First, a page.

Iron Ore Drops in China Amid Reports of Financing Curbs

Iron ore futures in China, the biggest buyer of the steel-making commodity, fell the most in more than a month after a report that banks will raise the cost of financing for purchasing the raw material.

The contract for September delivery on Dalian Commodity Exchange retreated 4.4 percent to 760 yuan ($122) per metric ton, the largest loss since March 10 and lowest close since March 27. Steel reinforcement-bar and hot-rolled coil futures also declined.

Banks will increase the size of deposits required “by large measure” from May 1 for letters of credit used to finance purchasing iron ore, the Guangzhou-based Southern Metropolis Daily reported, citing sources it didn’t identify. Iron ore stockpiles at Chinese ports jumped to a record amid demand to use the ingredient as collateral to get credit while spot ore prices declined 17 percent this year.

“If traders are unable to get more financing, they may sharply cut prices on the inventory they hold to obtain cash, and that will cause ore price to plummet,” Ren Xinlei, an analyst at Luzheng Futures Co., said today by phone from Jinan.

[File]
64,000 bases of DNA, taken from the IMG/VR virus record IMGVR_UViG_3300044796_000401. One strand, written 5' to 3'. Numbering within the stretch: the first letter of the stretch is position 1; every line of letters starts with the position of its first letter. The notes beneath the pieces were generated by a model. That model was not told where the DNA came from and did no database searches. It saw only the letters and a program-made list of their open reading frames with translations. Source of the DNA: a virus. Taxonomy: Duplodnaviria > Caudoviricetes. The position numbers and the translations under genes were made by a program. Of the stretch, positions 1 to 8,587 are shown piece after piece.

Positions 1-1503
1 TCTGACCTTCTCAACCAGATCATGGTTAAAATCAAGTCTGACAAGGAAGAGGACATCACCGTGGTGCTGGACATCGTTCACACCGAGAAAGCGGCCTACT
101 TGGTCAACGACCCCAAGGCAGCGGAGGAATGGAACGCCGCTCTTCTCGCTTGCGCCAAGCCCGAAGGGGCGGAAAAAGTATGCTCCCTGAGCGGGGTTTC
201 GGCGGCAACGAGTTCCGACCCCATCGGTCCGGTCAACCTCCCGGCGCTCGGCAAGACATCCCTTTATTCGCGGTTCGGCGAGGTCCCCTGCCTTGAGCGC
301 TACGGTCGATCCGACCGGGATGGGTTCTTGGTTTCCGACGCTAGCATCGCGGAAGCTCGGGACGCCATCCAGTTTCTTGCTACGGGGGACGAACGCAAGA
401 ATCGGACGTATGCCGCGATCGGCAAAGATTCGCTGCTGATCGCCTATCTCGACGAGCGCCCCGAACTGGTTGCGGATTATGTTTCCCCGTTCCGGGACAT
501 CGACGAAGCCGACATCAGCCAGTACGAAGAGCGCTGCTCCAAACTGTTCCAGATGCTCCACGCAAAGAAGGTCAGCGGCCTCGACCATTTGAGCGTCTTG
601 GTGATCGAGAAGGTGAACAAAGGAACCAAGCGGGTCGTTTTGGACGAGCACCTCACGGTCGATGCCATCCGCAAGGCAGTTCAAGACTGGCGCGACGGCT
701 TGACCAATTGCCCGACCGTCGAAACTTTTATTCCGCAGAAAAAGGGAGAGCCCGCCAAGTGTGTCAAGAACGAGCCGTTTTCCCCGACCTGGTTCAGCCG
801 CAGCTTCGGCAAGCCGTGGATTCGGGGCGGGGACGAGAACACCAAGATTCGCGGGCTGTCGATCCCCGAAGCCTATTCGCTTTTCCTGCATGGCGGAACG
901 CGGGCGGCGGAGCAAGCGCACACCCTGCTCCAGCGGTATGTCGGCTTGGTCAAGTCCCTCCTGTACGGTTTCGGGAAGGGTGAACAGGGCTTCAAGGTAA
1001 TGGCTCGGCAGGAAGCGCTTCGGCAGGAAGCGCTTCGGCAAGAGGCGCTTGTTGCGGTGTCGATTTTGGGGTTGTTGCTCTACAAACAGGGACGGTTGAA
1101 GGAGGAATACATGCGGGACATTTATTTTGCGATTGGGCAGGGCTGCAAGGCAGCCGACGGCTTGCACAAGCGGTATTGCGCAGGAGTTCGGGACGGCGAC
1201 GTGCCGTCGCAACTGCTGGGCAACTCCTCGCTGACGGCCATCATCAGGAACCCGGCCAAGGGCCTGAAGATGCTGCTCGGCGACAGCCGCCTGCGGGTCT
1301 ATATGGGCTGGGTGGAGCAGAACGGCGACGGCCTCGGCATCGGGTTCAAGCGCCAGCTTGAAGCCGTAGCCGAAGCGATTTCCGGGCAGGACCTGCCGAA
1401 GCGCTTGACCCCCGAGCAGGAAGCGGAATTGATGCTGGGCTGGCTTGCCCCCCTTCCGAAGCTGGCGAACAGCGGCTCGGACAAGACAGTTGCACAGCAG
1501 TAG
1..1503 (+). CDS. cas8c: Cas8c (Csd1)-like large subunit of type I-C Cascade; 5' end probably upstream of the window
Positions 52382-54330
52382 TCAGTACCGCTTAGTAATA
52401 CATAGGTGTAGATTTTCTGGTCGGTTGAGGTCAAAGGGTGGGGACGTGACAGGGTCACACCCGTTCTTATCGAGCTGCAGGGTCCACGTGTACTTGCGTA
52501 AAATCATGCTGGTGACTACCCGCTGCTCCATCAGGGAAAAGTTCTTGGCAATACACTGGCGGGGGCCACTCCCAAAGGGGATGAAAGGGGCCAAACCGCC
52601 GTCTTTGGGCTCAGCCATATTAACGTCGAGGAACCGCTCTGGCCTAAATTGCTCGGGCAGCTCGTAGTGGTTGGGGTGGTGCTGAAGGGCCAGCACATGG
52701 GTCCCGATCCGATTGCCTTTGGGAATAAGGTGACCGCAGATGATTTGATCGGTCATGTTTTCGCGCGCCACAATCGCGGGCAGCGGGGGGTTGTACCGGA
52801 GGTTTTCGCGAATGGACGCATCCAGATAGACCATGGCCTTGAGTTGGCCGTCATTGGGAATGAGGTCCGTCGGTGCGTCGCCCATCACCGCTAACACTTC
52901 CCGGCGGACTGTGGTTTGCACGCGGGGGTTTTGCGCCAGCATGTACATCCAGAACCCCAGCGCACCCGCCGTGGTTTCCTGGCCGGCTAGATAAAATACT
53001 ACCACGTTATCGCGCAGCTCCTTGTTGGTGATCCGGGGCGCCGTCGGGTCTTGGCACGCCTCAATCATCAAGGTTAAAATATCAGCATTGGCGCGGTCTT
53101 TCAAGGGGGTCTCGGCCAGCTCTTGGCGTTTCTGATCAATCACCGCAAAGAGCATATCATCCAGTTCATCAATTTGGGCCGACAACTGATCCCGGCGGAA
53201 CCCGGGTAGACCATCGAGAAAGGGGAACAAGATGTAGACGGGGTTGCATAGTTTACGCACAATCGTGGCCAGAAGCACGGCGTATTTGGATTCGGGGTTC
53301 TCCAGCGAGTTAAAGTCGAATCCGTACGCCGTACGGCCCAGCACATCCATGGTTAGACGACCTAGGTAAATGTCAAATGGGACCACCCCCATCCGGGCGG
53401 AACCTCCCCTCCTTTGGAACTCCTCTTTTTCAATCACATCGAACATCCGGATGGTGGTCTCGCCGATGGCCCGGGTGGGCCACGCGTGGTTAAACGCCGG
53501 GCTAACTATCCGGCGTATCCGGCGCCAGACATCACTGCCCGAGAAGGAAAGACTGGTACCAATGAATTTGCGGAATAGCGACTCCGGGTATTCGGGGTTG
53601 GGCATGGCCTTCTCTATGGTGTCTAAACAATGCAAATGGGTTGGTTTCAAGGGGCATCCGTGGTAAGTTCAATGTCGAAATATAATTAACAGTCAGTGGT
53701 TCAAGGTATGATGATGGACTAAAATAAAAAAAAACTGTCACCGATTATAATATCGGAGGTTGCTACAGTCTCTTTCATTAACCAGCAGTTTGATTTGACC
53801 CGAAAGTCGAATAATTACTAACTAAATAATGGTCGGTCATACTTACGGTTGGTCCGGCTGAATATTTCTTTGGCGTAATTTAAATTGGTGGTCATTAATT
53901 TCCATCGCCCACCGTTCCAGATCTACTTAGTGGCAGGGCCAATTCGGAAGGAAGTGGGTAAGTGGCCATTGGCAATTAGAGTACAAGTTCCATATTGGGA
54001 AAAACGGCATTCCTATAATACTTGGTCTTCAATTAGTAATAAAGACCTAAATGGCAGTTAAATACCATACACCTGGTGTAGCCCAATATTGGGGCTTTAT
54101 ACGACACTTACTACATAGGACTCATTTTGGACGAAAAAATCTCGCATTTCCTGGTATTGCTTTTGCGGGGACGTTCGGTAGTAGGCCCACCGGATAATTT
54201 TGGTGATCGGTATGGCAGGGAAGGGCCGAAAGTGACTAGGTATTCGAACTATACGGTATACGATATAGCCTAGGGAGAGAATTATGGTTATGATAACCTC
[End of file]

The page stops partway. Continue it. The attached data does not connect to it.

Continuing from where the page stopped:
The China Banking Regulatory Commission has issued a statement asking banks to report exposure against iron ore import financing and warned them about the risks, Market News International reported. The Beijing-based regulator declined to comment when reached by Bloomberg News via phone.

China is studying the default risks to companies that use iron ore as collateral to obtain financing, and may warn banks about the dangers of lending money in such cases, people with direct knowledge of the matter said last month.

Steel reinforcement-bar for October delivery on the Shanghai Futures Exchange lost 1.7 percent to close at 3,222 yuan a ton, the most in a week. Hot-rolled coil for the delivery in the same month closed 1.2 percent lower at 3,336 yuan, the lowest since March 24.

To contact Bloomberg News staff for this story: William Bi in Beijing at wbi@bloomberg.net

To contact the editors responsible for this story: Brett Miller at bmiller30@bloomberg.net Sungwoo Park

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